In this guide to roofing, we’re going to discuss everything you need to know so that you can build a solid, sturdy roof and get a good idea of the components and materials needed to do so. You should also have a good idea of how much this will cost you towards the end of the guide.
There are various components that go into building a strong and sturdy roof that will stand the test of time. A well-built roof should last a very long time, however, just how long it lasts will depend entirely on the type and materials chosen.
The entire roofing system must be taken into consideration here, especially when you may be building in an area that will expose the roof to severe elements. It’s likely that at least one element of the roofing system will need to be replaced at some point later on down the line, but if you choose the right materials and team to help you, then these occurrences should be few and far between.
Gutters, Eaves, and Downspouts
The entire roofing system needs to work together in order to protect the property from the elements and continue functioning properly later on down the line. Not only is the roof essential to the functionality and safety of your home - it can play a huge role in the aesthetics of your home, too.
The sort of roof your home has can add value or take it away, giving your home the dream look you’re after or something else entirely. However, looks should not be the deciding factor.
If you’re on your own self-build journey, then this guide to roofing should be very useful to you. Read on to learn more!
You may need to consider planning permission, too, if you want to build a new home in which the roof will be taller than the surrounding buildings
The roof is one of the key features of the home and without question one of the most important. If you select the wrong style of roof, the wrong materials, or the wrong team for the job, you can bet that the whole project is going to suffer.
In our introduction to roofing, you’ll get a feel for the process and who/what you will need to help you.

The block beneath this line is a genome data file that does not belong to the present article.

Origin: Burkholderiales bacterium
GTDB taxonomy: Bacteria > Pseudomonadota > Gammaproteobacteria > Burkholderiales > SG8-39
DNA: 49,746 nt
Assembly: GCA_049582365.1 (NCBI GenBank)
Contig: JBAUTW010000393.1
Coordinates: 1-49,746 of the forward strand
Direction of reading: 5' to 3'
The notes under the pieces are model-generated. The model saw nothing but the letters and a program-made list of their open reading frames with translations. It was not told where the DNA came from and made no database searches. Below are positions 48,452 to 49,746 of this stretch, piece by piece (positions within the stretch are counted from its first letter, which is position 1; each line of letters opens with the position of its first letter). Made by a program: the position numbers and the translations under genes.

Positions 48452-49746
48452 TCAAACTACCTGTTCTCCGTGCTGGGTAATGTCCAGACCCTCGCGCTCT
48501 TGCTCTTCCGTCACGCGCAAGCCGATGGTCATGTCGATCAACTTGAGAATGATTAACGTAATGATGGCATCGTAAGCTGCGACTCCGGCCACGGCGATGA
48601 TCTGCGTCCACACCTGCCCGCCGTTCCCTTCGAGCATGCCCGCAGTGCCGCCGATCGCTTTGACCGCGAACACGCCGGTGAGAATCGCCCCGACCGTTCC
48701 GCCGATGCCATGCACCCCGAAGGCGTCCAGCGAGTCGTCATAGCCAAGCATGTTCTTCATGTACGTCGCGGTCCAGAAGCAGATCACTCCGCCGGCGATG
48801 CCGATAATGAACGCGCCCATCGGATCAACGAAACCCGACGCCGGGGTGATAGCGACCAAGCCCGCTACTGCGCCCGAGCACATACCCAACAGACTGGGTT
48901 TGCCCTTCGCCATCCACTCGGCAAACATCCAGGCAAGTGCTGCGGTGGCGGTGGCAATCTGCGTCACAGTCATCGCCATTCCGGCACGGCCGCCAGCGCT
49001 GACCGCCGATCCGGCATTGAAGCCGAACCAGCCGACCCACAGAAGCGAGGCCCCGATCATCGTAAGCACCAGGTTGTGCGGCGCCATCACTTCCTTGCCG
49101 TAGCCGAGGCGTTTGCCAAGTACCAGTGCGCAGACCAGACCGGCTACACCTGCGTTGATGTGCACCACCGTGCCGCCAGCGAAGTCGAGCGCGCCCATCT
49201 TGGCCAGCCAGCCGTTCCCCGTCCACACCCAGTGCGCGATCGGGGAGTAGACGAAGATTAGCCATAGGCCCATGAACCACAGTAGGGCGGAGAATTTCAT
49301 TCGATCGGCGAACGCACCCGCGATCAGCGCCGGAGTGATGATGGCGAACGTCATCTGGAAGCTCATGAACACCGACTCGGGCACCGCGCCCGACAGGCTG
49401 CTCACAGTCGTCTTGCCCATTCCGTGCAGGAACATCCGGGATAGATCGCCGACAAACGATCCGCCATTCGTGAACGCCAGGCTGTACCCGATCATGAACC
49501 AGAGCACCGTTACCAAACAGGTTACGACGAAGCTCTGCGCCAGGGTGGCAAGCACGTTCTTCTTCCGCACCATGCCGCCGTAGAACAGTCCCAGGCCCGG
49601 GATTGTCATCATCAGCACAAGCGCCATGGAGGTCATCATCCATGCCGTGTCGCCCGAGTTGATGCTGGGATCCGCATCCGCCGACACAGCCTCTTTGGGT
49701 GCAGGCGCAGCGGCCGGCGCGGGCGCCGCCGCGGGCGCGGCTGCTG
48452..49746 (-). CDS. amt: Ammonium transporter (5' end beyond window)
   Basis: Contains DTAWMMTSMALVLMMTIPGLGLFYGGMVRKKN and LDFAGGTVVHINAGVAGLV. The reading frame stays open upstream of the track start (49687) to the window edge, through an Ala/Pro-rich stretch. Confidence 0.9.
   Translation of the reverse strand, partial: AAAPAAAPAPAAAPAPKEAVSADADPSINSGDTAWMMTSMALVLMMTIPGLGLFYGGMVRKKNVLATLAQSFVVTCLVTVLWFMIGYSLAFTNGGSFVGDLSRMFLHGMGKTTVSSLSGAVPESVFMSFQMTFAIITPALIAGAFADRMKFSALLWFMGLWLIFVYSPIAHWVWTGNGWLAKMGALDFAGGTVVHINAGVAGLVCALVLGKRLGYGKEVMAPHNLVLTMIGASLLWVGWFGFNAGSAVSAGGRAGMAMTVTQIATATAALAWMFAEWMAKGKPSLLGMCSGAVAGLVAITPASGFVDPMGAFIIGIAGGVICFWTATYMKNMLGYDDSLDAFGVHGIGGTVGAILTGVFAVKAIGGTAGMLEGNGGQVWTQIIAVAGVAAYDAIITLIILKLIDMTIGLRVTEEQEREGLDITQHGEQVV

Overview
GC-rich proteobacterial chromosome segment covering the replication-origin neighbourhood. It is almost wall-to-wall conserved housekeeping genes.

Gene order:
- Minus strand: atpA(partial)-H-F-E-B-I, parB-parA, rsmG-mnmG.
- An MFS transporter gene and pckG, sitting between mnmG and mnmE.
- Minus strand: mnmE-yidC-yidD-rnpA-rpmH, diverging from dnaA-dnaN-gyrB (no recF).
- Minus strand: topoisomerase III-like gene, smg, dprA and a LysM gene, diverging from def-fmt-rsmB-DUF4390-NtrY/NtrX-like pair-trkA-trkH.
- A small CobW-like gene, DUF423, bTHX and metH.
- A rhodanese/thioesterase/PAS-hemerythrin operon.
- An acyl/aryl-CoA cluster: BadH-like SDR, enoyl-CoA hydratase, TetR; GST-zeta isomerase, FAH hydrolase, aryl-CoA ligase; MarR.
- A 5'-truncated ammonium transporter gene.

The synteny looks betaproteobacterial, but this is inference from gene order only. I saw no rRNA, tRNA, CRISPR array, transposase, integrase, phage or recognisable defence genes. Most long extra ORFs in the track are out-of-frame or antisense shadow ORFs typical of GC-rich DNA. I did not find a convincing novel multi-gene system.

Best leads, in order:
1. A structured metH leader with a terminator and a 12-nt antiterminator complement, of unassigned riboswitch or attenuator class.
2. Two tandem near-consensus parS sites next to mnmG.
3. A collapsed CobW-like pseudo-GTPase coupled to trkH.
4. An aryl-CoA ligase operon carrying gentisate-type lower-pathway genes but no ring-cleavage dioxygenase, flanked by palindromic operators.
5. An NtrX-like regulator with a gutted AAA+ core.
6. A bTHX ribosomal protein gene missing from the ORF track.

First off, getting the design of your roof right is essential, so to make this decision you need to have a good idea of what style home you’d like to build. If you select a roof that is too steep, for example, the house will likely look out of place on the street - plus, you’ll end up paying a lot more for a steep roof, and that’s money you could have allocated elsewhere on your project.
It’s worth noting that the lower the pitch of your roof, the more water can accumulate there. The slope of your roof must be able to cope with the expected volume of water, so this is something that must be taken into account. Getting the balance right between practicality and the look of your roof is a must.
Don’t be dazzled by style without even considering function, or you’ll pay for it in some way later on. We will talk more about roof designs later on. For now, just be aware that to select your design you should consider the following:
Where your home is.
What your objectives are.
The materials you’d like to use.
The labourers you have on your self-build team.
If you’re unsure of what to select, it’s probably best to get advice from a roofing company that you trust, or from the professionals helping you. Those with experience will be able to give you insight that will ensure a high quality finished result.
You may need to consider planning permission, too, if you want to build a new home in which the roof will be taller than the surrounding buildings. Go for pre-application advice from your local authority to get an appraisal of your plans from a local planning officer, and this will give you the best chance of approval for your project.
Make sure you do this as far in advance as possible so that you don’t have to worry.
You should know that it may only take one mistake to put your entire project back by a few weeks, and even put your project in jeopardy altogether. If you don’t have the right insurance, you may not be able to fix these circumstances at all.
It’s unlikely that renovations, extensions, and other changes will be covered by your home insurance policy. Looking into a specialist option for your project, whether you’re changing the existing roof on your existing home or building one from scratch is crucial. Working with people who are fully insured is also important, so ask to see documentation to prove this.
If you’re taking on a self-build project and you’re planning on managing the project yourself, then you should be aware of the professionals and teams you’ll need on board to help you. It’s unwise to go into this project without learning about the roofing process and who does what.
You will be able to complete certain tasks yourself in order to save on labour costs, but you will still need a group of experienced professionals around you, especially when it comes to constructing your roof.
A professional roofing team will do the following for you:
Cover in the roof with the underlay and rough batten
Fix GRP valleys or attend plumber fixing lead valleys
Bed or fix under cloak to verges
Fix counter battens if necessary
Gauge and fix tiling battens to suit tiles or slates
Load out tiles/slates
Lay roof tiles/slates, nailing as appropriate
Lay valley tiles if appropriate
Fix verge tiles/slates
Interleave upstand and cover flashings to the chimney
Interleave lead soakers
Attend to and interleave vent pipe skirts
Fix or bed ridge and hip tiles
Point up space between the underside of tiles/slates and under cloak
Clean off excess or spilt mortar